Don't let Russian bear take US eyes off Chinese dragon
Some years ago I played host to a promising young Latvian TV journalist, chosen to learn something about American media techniques and matters.
Knowing he spoke both Latvian and Russian, but finding few Latvian-speakers in my west-of-the-Rockies community, I suggested he meet a friend fluent in Russian. The Latvian journalist said gruffly: "I don't want to meet or talk with him; he has a Russian name. I don't talk with Russians."
This underlines the enduring hatred of many Latvians - and citizens of the other Baltic states of Lithuania and Estonia - for anything Russian after years of annexation, occupation, and harassment at Russian hands. Although Latvia finally shrugged off Russian rule in the early 1990s, many Latvians say Russian nationals who settled in their country have stayed and enjoy undeserved advantages.
So President Bush was not out of line to visit with the now democratic leaders of Latvia, Lithuania, and Estonia in Riga over the weekend and brush off Russian President Vladimir Putin's temper tantrum because he did so. It underscores the US president's seriousness about encouraging and bolstering democracy around the world.
Putin resents what he sees as US "meddling" in the former Soviet satrapies that used to surround Russia. Mr. Bush shoots back that "all the nations that border Russia will benefit from the spread of democratic values, and so will Russia itself."
Despite the carefully orchestrated scenario of Bush-Putin cordiality in Moscow this weekend, we may be in for a rough patch in US-Russia relations. But although Putin seems to be backing away from democratic reforms, and though Russia retains7,000-plus operationalnuclear warheads, it poses nothing like the threat to US security it once did.
The growing challenge the US must clearly focus on is that of China, the exploding economic behemoth whose prosperity has triggered a new wave of trade, political, and diplomatic, activism around the world, but particularly in Asia. Some US officials are concerned about a corresponding buildup in Chinese military spending. Reason would suggest that China would be unlikely to launch a conflict that would bring international condemnation, and a cancellation of the 2008 Olympics in Beijing, an event for which the Chinese have campaigned so hard. Yet miscalculations can occur - one over Taiwan could start a war that inevitably would draw in the US.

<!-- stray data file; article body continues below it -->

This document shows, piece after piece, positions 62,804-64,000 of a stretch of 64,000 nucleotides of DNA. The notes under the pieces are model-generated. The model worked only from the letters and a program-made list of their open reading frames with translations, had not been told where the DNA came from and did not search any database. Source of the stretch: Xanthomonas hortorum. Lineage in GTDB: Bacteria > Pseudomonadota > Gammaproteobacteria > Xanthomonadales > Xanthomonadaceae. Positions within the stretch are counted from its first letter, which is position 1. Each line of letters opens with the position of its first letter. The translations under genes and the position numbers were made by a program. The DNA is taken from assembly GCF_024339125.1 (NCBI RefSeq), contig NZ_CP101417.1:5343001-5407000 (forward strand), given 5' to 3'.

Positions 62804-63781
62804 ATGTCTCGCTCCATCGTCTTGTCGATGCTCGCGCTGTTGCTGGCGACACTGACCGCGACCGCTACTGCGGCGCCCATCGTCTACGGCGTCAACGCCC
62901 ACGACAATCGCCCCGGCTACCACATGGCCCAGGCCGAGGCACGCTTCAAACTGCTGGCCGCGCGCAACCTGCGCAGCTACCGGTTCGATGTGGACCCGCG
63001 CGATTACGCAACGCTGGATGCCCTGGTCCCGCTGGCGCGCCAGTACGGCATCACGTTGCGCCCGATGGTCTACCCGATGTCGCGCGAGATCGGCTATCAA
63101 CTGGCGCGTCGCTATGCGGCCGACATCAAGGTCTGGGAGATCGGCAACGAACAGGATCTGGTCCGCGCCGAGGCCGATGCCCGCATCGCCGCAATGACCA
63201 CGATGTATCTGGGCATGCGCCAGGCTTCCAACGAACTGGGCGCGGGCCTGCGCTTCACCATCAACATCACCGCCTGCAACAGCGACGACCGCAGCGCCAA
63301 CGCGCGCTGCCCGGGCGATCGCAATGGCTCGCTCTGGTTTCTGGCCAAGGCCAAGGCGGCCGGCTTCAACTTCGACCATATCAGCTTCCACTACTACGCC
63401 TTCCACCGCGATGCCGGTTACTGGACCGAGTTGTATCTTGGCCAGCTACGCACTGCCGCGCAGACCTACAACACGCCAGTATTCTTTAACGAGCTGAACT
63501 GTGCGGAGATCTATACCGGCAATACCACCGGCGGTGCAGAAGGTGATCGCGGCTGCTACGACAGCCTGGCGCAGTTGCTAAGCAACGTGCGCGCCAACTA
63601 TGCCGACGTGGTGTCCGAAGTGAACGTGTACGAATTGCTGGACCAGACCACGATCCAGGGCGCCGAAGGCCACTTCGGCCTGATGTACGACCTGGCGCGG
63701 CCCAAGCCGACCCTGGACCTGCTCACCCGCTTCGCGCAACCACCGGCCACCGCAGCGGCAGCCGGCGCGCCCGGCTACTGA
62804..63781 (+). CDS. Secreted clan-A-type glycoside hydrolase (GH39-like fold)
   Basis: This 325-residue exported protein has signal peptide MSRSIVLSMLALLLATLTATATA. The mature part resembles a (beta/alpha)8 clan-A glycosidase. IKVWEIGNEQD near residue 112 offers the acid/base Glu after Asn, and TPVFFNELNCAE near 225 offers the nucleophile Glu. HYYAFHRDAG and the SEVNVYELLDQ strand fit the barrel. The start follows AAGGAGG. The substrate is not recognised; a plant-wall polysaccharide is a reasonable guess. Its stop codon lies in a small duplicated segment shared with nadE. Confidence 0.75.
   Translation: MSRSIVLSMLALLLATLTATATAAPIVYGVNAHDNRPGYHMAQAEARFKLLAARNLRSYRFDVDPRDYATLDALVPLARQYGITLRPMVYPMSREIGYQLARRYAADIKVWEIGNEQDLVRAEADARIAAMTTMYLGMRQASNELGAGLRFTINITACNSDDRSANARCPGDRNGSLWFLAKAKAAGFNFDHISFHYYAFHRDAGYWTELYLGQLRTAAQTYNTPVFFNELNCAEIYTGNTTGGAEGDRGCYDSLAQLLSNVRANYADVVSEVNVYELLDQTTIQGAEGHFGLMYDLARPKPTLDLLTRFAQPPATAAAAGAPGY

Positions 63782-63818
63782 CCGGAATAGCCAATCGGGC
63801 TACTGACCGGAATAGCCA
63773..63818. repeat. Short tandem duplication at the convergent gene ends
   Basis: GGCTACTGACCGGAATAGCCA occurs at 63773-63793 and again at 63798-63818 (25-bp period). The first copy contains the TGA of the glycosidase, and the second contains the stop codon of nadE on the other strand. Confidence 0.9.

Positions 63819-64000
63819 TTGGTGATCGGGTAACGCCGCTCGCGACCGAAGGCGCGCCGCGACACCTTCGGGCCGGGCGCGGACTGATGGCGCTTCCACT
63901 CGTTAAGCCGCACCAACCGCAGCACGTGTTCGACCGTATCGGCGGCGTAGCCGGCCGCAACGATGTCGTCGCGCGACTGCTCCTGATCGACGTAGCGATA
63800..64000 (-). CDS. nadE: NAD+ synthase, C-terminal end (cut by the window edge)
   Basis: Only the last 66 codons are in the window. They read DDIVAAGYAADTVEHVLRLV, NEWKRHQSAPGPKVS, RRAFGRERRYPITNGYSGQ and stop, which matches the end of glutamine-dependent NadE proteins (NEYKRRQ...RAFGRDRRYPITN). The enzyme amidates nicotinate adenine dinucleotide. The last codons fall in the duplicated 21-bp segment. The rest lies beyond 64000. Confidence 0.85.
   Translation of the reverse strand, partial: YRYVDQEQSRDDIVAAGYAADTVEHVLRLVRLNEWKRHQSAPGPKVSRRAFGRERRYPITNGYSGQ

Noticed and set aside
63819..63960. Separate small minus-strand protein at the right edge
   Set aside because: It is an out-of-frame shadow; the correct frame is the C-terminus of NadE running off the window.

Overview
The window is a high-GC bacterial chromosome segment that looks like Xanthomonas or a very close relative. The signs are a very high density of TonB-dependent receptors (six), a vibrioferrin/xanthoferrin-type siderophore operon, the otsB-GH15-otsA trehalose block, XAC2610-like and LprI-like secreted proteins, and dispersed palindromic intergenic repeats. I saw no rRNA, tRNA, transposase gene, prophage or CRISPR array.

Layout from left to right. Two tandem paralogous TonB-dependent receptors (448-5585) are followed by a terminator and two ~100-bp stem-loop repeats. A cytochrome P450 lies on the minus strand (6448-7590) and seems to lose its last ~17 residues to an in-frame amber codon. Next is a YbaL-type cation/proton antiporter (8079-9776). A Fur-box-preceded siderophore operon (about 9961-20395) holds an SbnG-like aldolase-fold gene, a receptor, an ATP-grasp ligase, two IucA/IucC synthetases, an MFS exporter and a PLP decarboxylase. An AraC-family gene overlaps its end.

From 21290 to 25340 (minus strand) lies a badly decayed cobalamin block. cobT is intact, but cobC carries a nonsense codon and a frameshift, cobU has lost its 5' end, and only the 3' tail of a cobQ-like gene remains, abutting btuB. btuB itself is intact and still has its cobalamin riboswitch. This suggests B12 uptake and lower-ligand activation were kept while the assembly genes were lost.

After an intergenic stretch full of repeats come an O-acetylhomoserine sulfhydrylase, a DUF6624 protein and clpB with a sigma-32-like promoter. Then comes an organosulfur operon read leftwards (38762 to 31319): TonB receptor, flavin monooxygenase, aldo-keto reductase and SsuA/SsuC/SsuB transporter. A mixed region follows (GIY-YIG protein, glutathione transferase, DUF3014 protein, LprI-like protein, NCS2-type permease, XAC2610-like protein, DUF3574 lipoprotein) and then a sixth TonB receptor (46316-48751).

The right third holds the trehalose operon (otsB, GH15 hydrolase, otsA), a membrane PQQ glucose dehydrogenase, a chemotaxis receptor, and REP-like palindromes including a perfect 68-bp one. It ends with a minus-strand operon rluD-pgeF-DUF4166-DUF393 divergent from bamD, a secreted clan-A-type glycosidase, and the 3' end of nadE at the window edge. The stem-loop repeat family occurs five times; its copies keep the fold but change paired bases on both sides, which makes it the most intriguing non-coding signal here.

China's military capability, however, is far inferior to that of the US. Though China's regime remains communist, its preoccupation is on building an economy that seems to thrive willy-nilly on free-market principles.
For instance, a few days ago here, I listened to an intriguing presentation from a former Gannett newspaper management executive, Michelle Foster, who spent last year in China as a fellow of the International Center for Journalists. (Mandatory conflict-of-interest disclosure: I am an unpaid board member of this nonprofit organization that sends journalistic trainers to countries where journalists have been under repression's thumb.) Conversant in Chinese, she told us that the most significant change in China is that the government has eliminated funding for the majority of newspapers and media outlets. They must be self-supporting. Hence the executives in a modern, 50-story building in southern China which produces a bunch of newspapers with state-of-the-art technology are hungry, in their new profit-oriented orientation, to learn foreign management techniques.
What this and other evidence suggests is that the world's concern should be not so much with the eroding communist ideology in China that has failed almost everywhere else in the world, but the vigorous Chinese nationalism that seems gradually to be supplanting it.
In recent days, Japan, Australia, and Taiwan have felt the verbal wrath of this new and self-confident China. India, no slouch itself in economic growth, is watching anxiously a Chinese economy that has come to dominate low-cost manufacturing and has made extraordinary inroads into the US market.
While the US is not, geographically, an Asian power, it has long been, and should remain, a key player in that region. It should be cautious about helping China's military buildup (European Union please note). It should press for human rights improvement in China, while engaging China as an ally in efforts to curb North Korea's nuclear-weapons development. It should spur America's competitive capacity with better education, particularly graduating more homegrown engineers and scientists. A friend tells me that when his daughter graduated from Columbia recently she was the only American in her group of 20 PhDs.
It is wise to keep an eye on the Russian bear, but as important to be vigilant with the Chinese dragon.
• John Hughes, a former editor of the Monitor, is editor and chief operating officer of the Deseret Morning News.